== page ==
Content: (please note that content portions of a review may contain spoilers)
As an avid anime fan, this is a film that I have unfortunately missed out on. I for one, am most thankful for the opportunity to review this beautiful classic that no anime fan should miss out. If you think Akira is a classic‚€¶ You‚€™ve got another thing coming.
The first feature from the upstart studio GAINAX, Honneamise no tsubasa was a breakthrough in Japanese animation history. Produced by a group of amateurs, GAINAX convinced Bandai to fork over $8 million to produce the film. The Wings of Honneamise is a fantastic fictional story that is very similar to the themes in the epic movie/novel The Right Stuff by Tom Wolfe. In essence, this story parallels many of the themes and events that led up to the formation of the U.S. Space Program along with a hint of Cold War tension. Add in just the right amount of Studio Ghibli animation and you‚€™ve got an amazingly beautiful film with just the right amount of exhilarating storytelling.
The crux of the story focuses on Shiro, who dreams of making something big out of his life. His dreams as a young boy focus on becoming a navy fighter pilot. Through his inner monologue, Shiro describes his family and his life (both quite ordinary and unexceptional). He yearns to become something that he cannot because of his grades and ability. With the intent of becoming something great, he ends up enlisting in the Royal Space Force, a military branch that is the laughing stock of the royal military.
Much of what is done with the space force is almost comical as the enlisted troops goof off most of the day and sleep through training courses. As Shiro assumes his role in the space force he becomes aware of the failed space flights and rocket launches by his comrades. Shiro‚€™s buddies even take delight in watching video footage of failed rocket launches. They cheer and kid each other as the rockets explode and make huge fireballs. Astronaut deaths aren‚€™t taken lightly and each member of the force is very reluctant to volunteer to be the next rocket man.
Needless to say, Shiro has some time on his hands as there isn‚€™t a whole lot to do as a member of the royal space force. While wandering the streets with his buddies, he encounters Riquinni, who is handing out pamphlets about her God‚€™s impending judgment upon the people. Intrigued, Shiro takes a liking to Ruquinni and she becomes the inspiration that he needs. This allows him to become what he has dreamt about since he was a young boy. Shiro makes a bold move in volunteering to become the next astronaut for the Royal Space Force.
Shiro and Riquinni often misunderstand one another, and they misunderstand the larger issues around them. They are ordinary people caught up in extraordinary circumstances, and it is one of the great strengths of Hiroyuki Yamaga's script. The characters are not glorified or ennobled by their journey. History will blur the details as the opening and closing credits provide historical "sketches" that simplify the paths before and after the story we see. But, in the present, we see that these individuals are very human.
If the reasons for putting Shiro into orbit in Honneamise are unclear, consider the United State‚€™s participation in the space race. Why did we develop rockets when people in our society were starving and helpless? Was it to outmaneuver the Soviets as part of a political power play? Was it to promote peace by intimidating our adversaries? Or was it simply, as John F. Kennedy put it, "because they are hard?"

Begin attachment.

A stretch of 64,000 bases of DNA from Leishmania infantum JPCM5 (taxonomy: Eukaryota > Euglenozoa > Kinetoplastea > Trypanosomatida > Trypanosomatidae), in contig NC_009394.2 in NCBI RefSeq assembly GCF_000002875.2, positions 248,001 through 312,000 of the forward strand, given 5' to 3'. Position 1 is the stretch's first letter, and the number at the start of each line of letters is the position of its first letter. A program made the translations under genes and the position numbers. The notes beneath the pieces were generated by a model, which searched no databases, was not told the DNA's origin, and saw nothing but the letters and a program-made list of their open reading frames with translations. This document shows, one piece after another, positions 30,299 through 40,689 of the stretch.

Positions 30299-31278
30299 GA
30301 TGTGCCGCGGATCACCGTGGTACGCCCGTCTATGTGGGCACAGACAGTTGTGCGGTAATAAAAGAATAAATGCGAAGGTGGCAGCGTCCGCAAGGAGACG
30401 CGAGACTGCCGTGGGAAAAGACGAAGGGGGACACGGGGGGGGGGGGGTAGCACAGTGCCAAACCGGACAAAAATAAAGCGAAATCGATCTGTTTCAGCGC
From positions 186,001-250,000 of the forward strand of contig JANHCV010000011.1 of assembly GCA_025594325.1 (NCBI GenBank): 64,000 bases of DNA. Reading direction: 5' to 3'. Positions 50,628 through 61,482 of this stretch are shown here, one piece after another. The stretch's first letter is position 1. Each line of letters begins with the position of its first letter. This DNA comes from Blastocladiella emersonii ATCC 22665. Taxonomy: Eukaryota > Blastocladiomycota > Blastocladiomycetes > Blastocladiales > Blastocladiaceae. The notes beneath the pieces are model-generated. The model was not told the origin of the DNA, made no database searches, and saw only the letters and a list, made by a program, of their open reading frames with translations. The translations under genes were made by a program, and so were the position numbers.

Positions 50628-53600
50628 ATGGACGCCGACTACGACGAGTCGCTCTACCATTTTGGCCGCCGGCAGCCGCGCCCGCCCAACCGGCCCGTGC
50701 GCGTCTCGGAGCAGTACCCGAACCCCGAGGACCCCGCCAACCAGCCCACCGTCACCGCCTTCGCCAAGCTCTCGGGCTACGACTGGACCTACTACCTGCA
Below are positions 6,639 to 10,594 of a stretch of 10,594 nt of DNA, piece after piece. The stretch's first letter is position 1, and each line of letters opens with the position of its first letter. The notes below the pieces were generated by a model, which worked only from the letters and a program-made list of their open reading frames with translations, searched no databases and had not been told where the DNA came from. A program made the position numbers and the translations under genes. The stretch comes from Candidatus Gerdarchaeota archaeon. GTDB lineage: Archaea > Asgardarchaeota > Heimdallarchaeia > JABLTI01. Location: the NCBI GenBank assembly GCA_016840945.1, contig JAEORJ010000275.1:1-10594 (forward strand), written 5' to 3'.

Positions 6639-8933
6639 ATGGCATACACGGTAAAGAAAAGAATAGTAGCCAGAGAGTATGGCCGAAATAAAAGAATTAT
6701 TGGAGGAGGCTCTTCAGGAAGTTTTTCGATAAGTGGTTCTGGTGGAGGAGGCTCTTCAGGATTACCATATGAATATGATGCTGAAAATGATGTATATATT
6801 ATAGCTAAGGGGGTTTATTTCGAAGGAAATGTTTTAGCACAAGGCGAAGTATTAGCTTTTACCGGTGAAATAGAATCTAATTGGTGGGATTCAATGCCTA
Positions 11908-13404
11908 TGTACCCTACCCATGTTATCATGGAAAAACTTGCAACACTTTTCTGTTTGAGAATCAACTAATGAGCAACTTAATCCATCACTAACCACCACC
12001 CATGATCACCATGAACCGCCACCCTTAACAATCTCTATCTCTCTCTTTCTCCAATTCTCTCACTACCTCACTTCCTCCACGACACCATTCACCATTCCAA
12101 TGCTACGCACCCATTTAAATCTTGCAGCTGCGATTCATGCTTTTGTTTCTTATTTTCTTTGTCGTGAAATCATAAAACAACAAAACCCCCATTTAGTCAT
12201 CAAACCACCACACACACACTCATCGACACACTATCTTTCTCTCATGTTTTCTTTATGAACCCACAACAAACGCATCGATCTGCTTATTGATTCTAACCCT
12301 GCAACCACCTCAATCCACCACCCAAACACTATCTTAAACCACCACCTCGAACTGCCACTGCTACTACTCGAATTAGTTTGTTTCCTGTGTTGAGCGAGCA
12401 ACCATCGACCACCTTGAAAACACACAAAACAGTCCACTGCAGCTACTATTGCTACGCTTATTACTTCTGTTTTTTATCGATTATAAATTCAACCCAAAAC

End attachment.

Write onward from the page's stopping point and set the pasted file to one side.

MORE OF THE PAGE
One can‚€™t help but reflect on these questions while viewing this film. Many of the answers are embedded throughout the various themes and plots depicted in Wings of Honneamise. This film is not a true depiction of our world, but it curiously parallels ours as if it were in a parallel dimension. We witness the differences through architecture, art, language, culture, and technology. Every detail is in its place. However, the people of this parallel universe are all too familiar; the government is entrenched in corruption, the scientists are disconnected from the consequences of their work, the soldiers await the glory of battle, and ordinary people struggle with their ordinary problems while the elite and rich bask in their wealth and knowledge, only occasionally grasping at some higher meaning or higher power. This is what makes Honneamise such a classic as it relates so well with the real world we live in.
This anime classic is a must have for any anime fan. Nearly 20 years after its theatrical debut, Wings of Honneamise is a film that easily exceeds the standards of today‚€™s most modern anime releases. The rich, artistic animation sequences and masterful storytelling are what make it an anime masterpiece. Strongly recommended
Japanese Dolby TrueHD 5.1 Language,Japanese Linear PCM Dolby Surround,English Dolby Digital,English Subtitles,See Below for DVD Specs
Hitachi 62VS69 62" UltraVision LCD Projection HDTV,Samsung BD-P1000, XBOX 360 DVD player, XBOX 360 Component HDAV Cable with Dolby Digital 5.1 surround sound.
Mania Grade: A+
Audio Rating: A
Video Rating: B+
Packaging Rating: A-
Menus Rating: B
Extras Rating: B
Age Rating: 13 & Up
Region: A - N. America, S. America, East Asia
Released By: Bandai Visual USA, Inc.
Running time: 120
Aspect Ratio: 1.85:1 Widescreen
Disc Resolution: 1080p
Disc Encoding: H.264/AVC
Series: Wings of Honneamise